How is the relationship today between the public and private sectors different from 10 years ago? 20 years ago? Is it different?

In my view, there is a healthy recognition now among governments officials that private sector is a MUST HAVE partner. I think the private sector is more than willing to join forces and always has been, but has been historically frustrated by lack of a clear engagement strategy at various levels of government as well as inefficiencies. Right now is an opportune time where there is interest, and key players and critical pieces of the puzzle are all on the table. They just need to be assembled – and we have got to have the eye of the tiger to see this thing through!

Is that part of the challenge and why information sharing between the public and private sectors can be difficult?

Part of the challenge is that folks have been hungry for information, but without a clear sense of how they would use it, when it would be used, by whom, in what format, and for what purpose. In the absence of a clear model that defines how we work together – delineates decision needs at various phases of operations, shared mission priorities, cross-sector dependencies, resource needs and allocation, etc. – then it’s impossible to determine cross-cutting priority information requirements and get people to sign up for sharing information at all.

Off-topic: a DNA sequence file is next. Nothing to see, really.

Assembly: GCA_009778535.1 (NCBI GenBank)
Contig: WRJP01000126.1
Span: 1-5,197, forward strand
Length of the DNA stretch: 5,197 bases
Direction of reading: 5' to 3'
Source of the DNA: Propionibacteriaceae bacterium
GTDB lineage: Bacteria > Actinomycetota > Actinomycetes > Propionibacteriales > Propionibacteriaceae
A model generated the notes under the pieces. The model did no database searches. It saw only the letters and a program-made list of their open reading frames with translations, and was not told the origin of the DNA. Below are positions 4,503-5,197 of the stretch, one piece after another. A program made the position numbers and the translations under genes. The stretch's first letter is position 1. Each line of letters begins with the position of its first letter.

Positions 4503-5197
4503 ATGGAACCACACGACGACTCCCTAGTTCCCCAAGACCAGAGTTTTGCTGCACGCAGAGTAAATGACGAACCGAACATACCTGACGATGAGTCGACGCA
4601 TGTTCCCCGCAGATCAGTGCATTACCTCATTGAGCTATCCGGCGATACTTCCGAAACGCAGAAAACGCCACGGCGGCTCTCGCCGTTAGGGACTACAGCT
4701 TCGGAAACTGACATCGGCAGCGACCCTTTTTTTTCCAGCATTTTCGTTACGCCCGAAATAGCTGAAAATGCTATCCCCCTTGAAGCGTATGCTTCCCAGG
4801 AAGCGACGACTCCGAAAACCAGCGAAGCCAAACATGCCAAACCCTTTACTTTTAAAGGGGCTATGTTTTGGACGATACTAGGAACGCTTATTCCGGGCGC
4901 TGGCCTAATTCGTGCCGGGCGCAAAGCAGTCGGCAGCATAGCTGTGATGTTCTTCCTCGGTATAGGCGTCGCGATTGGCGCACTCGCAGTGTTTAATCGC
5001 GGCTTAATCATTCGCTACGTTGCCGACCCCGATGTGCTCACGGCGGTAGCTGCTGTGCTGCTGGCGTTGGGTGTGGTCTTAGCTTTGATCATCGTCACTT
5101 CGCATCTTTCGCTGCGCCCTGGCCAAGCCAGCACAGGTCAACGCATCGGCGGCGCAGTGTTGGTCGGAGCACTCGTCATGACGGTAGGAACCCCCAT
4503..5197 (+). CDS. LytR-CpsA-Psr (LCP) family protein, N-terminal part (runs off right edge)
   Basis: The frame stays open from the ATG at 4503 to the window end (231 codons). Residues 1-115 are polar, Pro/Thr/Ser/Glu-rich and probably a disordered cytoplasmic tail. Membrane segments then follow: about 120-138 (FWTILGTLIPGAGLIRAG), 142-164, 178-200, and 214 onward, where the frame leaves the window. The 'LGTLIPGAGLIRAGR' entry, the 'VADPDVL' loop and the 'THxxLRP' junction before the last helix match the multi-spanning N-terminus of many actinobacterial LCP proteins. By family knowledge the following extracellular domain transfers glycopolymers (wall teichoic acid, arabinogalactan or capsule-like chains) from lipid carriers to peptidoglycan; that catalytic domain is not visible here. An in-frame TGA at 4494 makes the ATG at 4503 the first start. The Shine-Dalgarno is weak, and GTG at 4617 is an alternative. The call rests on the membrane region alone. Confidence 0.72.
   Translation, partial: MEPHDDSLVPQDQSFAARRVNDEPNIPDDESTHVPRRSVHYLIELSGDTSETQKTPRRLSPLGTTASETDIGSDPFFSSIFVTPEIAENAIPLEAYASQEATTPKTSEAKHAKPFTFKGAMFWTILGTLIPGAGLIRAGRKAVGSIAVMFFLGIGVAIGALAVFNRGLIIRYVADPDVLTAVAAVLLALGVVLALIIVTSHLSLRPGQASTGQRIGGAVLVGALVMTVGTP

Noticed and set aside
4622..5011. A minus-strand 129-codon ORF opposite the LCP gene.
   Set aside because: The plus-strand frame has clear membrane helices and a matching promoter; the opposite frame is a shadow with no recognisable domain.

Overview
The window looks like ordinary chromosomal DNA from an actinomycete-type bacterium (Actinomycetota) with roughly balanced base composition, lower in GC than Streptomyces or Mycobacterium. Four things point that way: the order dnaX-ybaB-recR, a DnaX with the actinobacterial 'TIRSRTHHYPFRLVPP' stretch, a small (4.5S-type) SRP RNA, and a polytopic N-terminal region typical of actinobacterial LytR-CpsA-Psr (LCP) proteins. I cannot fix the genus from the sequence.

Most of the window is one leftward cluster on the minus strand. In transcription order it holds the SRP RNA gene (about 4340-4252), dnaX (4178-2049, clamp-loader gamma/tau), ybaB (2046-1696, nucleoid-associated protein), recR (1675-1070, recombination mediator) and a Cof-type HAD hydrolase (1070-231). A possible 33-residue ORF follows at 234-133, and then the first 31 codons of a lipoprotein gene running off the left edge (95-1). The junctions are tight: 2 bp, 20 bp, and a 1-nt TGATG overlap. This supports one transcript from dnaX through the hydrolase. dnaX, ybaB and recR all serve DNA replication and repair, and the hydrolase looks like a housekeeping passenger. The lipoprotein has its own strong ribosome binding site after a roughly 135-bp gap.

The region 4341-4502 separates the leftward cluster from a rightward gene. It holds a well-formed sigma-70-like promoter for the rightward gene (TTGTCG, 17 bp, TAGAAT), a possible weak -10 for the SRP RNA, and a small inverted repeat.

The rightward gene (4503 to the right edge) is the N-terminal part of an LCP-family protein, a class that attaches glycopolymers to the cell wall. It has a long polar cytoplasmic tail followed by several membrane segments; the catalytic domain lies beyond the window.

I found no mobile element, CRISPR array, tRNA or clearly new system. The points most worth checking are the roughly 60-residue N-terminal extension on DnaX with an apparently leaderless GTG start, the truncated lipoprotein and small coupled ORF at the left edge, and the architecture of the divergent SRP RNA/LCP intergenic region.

What else makes it tough to address?

The toughest thing is the fact that there is too much noise, lots of talk, and little action and lack of will to do the hardest thing in the midst of competing priorities. As a result, people often migrate to “bright shiny objects”, thinking that the next technology will solve the problem. But that’s the lazy path. As a tech SME, I can tell you very clearly that the problem we are dealing with is a human interoperability problem, not a technical interoperability problem. Give me a clear vision for operational coordination between public and private sector, and I can write up tech specifications that any vendor in the country can use to configure their technology to support an organization’s mission.

What are outcomes you’d like to see from the task force?